On January 11, 1994, Attorney General Grant Woods announced the dramatic culmination of an intense criminal investigation.
"We allege that hundreds of thousands of dollars were stolen from elderly people who could not care for themselves," Woods told the media. "They were dependent on Wayne Legg and Webber Mackey to handle their estates."
The announcement came four months after a New Times report ("As Helpless As Children," September 8, 1993) detailed how Legg, a prominent attorney, and Mackey--a private fiduciary who worked for Legg--had looted the assets of at least two dozen elderly Valley residents. The AG filed charges in cases that involved eight victims, all deceased.
The multicount felony arrests of Legg and Mackey marked a high point in the AG's oft-trumpeted war against elder abuse.
But endless pretrial delays in the criminal case left family and friends of the victims frustrated and confused.
And that was before the death last week of the 79-year-old defendant Mackey, universally considered to be Legg's subordinate in the lucrative scheme.
"What in the world is going on out there?" asks Cinthia Gannett, a New England resident whose late grandparents lost much of their estate to Legg and Mackey. "I am very aware that Mr. Legg isnot without influence in Arizona, and the proof of that is how he's been able to literally find escape clauses in the justice system."
Mackey's attorney, Mike Kimerer, says his client's failing health made it unlikely that he ever would have gone to trial.
"With his diabetes, the death of his wife and the criminal charges hanging over him, I think he finally just gave up," Kimerer says. "Webber knew he had done some things that he shouldn't have done, and he felt very badly about it. But in the weeks before he died, he realized--finally--that Wayne Legg had taken advantage of him. This was a man he had trusted completely."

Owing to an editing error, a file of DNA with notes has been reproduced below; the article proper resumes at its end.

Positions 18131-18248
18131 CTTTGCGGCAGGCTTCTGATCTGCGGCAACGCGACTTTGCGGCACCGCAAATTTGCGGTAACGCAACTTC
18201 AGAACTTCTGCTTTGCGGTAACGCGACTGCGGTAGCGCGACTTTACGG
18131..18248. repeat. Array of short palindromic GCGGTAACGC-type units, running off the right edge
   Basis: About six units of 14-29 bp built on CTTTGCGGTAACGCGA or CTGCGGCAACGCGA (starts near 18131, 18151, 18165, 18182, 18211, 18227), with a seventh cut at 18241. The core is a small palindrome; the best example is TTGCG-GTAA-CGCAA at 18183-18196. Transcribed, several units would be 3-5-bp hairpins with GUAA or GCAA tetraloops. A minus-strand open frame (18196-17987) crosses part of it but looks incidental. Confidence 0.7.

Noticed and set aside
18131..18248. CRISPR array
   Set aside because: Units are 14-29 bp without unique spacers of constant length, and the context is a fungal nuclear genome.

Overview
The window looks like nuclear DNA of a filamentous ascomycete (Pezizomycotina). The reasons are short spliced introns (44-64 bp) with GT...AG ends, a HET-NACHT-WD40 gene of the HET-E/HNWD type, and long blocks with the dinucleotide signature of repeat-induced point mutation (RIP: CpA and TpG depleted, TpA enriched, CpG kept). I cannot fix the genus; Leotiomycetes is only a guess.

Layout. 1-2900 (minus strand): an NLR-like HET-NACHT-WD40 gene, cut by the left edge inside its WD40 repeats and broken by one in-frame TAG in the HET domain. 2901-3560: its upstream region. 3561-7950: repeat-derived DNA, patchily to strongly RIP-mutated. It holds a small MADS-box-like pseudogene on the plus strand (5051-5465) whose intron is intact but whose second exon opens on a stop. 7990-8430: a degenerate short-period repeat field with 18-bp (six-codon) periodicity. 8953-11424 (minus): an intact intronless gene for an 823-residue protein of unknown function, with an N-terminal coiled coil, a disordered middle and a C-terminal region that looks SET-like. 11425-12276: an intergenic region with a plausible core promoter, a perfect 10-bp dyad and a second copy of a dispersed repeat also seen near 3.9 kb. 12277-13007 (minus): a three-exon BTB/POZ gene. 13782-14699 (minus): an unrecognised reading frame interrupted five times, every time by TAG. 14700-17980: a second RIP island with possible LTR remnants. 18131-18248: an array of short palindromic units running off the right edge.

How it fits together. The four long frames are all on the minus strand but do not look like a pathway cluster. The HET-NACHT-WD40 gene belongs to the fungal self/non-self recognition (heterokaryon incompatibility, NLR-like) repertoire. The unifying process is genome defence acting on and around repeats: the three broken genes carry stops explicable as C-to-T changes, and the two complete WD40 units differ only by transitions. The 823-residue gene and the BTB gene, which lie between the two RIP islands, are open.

Assistant attorney general Sherry Stephens says she sympathizes with those who wonder if and when justice will be served in the case.
"They have an absolute right to feel that way," Stephens says, "and I would probably feel the same way in their shoes. I was prepared to go to trial a year ago, but a variety of unfortunate things just hasn't allowed that to happen."
Stephens notes that theft/fraud/forgery cases "involve a monumental amount of paperwork for all concerned." Kimerer and Legg's defense attorney, Larry Debus, have had unrelated cases to try and continually have asked Superior Court Judge Brian Hauser for postponements.
Wayne Legg's trial now is scheduled to start January 6.
"I will say that our evidence has gotten better over time," Stephens says, declining to be specific.
Dubbed the "King of Probate," the 65year-old Legg was a partner in a high-powered Mesa law firm. He had once served as county chair of the Republican party. Legg had a vast base from which to lure potential victims.
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Mackey's and Legg's modus operandi was simple: Legg would find aging clients with money, ideally those without immediate family in Arizona. At some point, many of those clients needed a guardian-conservator--a private fiduciary--to manage their financial and day-to-day affairs. Legg invariably would recommend Mackey.
Legg, who has not spent a minute in jail while awaiting trial, is no longer practicing law. But several sources say he continues to administer trusts and do other financial work for an unknown number of senior citizens. In Arizona, one doesn't have to be an attorney to act on behalf of a trust.
Cinthia Gannett says she's resigned to whatever happens in the protracted case.
"I just hope when they do take Wayne to trial, they do it right," she says. "It would be nice to see the law and justice prevail at least once in a while.